At block 650, an instruction to disable the FMD mode is generated. In some embodiments, this instruction can be generated by a server computer and is received by the mobile device. The mobile device may disable the FMD mode on the device in response to receiving/generating the instruction. In some embodiments, the server computer can transmit a message to the mobile device indicating that valid credentials were provided, and responsive to this message, the mobile device can generate an instruction to disable the FMD mode.

At block 660, if the challenge response is not valid, the server computer can determine whether a threshold maximum number of authentication attempts have been made unsuccessfully. If less than a threshold maximum unsuccessful attempts have been made, the process flow can return to block 620. If the threshold maximum unsuccessful attempts have been made, the device may be prohibited from disabling the FMD mode on the device (block 670). In some embodiments, a message indicating that a threshold maximum has been reached can be displayed (block 680). In some embodiments, the message can indicate that FMD cannot be disabled for a threshold period of time or until a predetermined event occurs.

III. Sample User Interfaces

FIG. 7 illustrates a user interface of an exemplary embodiment of setting up and activating a mobile device. As illustrated, the mobile device can be set up as a new device 710, restored from a cloud backup 720, or restored from a locally stored backup 730. This is an example of a user interface that could be used as part of an activation or setup process.

FIG. 8 illustrates a user interface of an exemplary embodiment of providing account credentials. As illustrated, a user interface may be presented such that a user can enter a user account identifier 810 and a user account password 820. This is an example of a user interface that could be used as part of an activation or setup process. In some embodiments, after a user enters user input into fields 810 and 820, an account profile can be created on the mobile device to provide account services on the mobile device. In some embodiments, this account profile can be later disabled or deactivated, for example as illustrated in FIG. 10. In some embodiments, the user account credentials could be provided after the activation and set up process is completed.

FIG. 9 illustrates a user interface of an exemplary embodiment of enabling an FMD mode on a mobile device. As illustrated, a user interface may be presented such that a user can choose enable an FMD mode (910) or not enable the FMD mode (920). This is an example of a user interface that could be used as part of an activation or setup process. In some embodiments, the enabling of the FMD mode can be done after the activation and set up process is completed. In some embodiments, responsive to the enabling of the FMD mode, a server computer associates a hardware identifier with user account credentials, as has been described herein.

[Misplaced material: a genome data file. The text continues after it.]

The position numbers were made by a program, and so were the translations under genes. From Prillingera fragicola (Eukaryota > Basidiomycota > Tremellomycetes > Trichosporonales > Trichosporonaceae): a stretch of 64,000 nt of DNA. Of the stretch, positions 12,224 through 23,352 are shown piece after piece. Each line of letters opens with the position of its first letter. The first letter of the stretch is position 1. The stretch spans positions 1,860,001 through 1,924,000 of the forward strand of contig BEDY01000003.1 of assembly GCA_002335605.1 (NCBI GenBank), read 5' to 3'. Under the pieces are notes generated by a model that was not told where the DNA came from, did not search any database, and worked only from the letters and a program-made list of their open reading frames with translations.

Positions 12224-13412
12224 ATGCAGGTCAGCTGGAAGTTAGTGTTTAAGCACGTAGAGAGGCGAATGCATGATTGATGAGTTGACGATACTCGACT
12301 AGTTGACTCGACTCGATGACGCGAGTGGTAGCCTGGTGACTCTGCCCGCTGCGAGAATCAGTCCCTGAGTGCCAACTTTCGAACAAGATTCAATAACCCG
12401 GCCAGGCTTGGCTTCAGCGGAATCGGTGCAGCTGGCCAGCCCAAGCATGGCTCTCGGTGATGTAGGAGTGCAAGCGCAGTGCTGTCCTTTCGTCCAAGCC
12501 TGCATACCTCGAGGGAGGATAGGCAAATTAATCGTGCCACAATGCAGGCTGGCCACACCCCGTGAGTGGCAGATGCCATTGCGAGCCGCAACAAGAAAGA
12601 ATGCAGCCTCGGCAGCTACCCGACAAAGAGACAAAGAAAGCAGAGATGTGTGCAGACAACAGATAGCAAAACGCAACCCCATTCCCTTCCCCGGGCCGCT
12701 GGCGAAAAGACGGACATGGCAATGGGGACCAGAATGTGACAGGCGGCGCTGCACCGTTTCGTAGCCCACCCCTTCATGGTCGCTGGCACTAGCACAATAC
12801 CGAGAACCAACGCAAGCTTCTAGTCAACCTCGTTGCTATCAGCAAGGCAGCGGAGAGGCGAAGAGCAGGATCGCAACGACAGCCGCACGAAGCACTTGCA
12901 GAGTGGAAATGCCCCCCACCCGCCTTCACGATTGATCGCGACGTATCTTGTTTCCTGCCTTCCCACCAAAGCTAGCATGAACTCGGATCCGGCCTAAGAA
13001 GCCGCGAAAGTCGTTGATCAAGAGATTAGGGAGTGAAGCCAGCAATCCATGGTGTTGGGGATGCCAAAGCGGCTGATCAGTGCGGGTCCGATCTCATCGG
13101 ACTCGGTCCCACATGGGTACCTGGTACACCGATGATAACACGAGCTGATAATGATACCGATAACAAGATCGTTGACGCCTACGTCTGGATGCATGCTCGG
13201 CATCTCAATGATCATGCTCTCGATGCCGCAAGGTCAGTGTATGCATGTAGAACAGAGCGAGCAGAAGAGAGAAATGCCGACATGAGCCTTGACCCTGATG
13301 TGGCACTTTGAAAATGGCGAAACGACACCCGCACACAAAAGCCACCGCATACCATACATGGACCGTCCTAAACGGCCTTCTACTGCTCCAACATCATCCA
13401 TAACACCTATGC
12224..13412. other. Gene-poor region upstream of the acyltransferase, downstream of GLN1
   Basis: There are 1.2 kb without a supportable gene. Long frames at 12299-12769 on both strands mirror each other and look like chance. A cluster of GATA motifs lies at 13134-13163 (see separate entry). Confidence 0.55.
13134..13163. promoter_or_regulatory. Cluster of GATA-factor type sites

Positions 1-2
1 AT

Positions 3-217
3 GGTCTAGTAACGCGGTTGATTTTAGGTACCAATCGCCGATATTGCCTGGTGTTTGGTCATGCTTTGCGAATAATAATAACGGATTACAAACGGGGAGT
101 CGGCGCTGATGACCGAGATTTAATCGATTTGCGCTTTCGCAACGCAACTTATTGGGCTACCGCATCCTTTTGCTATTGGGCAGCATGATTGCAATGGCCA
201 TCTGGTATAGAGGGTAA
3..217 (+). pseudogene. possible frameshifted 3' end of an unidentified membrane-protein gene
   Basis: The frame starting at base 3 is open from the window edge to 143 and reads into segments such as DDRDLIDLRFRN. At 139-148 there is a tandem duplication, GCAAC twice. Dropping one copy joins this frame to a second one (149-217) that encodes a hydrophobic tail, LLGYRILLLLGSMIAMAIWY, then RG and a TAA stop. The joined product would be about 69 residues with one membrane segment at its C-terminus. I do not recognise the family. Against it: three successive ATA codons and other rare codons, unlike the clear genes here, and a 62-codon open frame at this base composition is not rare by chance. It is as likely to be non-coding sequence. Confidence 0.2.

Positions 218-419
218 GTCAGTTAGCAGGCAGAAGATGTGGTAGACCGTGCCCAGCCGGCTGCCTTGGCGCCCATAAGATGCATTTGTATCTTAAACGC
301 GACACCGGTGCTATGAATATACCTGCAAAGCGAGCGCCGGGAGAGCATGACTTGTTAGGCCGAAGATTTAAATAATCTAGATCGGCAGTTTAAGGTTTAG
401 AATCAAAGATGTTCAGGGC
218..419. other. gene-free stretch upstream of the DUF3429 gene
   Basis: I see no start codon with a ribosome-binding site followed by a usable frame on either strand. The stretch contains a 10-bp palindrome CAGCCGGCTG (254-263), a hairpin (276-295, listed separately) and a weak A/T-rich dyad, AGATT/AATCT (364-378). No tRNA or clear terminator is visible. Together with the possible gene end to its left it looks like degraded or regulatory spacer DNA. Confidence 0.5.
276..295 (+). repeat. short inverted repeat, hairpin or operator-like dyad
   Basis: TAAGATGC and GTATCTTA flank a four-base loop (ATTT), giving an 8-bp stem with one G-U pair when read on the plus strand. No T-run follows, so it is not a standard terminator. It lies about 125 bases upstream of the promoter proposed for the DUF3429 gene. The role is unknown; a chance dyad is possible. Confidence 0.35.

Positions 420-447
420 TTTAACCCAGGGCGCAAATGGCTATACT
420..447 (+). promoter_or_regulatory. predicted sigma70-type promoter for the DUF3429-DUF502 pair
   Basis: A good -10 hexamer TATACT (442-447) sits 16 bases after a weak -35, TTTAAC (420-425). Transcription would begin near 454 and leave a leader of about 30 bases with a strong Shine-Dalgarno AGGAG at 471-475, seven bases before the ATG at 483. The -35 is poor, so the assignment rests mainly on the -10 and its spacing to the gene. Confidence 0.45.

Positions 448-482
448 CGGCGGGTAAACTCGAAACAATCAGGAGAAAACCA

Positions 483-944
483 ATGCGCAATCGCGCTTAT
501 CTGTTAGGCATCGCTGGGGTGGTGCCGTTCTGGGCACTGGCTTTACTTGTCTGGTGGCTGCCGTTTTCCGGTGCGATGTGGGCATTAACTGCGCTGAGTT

FIG. 10 illustrates a user interface of an exemplary embodiment of a user interface that can be used to disable an FMD mode on a mobile device. In one example, an FMD mode can be disabled by toggling a button 1010 from ON to OFF, or the like. In another example, an FMD mode can be disabled by deleting or deactivating the user account from the mobile device by selecting a button 1020 that deletes or deactivates the user account. In some embodiments, responsive to toggling button 1010 or actuating button 1020, an instruction to disable the FMD mode can be generated and transmitted to a server.

FIG. 11 illustrates a user interface of an exemplary embodiment of a user interface that can be used to disable an FMD mode on a mobile device. In one example, an FMD mode can be disabled by actuating button 1110 to reset all settings. In another example, an FMD mode can be disabled by actuating a button 1120 to erase all content and settings. In some embodiments, responsive to actuating button 1110 or button 1120, an instruction to disable the FMD mode can be generated and transmitted to a server.

One having skill in the art will recognize that there are many other possibilities for user interfaces to activate a mobile device, enable an FDM mode, and disable an FMD mode on a mobile device. The examples shown are merely exemplary and not limiting.

FIG. 12 illustrates a user interface of an exemplary embodiment of location data being presented on a request user device. As illustrated, the location data 1205 can be presented as a dot over a map to illustrate the location of the lost, stolen, or misplaced device. Further, an info box 1210 can be presented with the dot that displays the time the location data was collected. As illustrated, the lost device was determined to be at the identified location one minute prior to the location data being presented.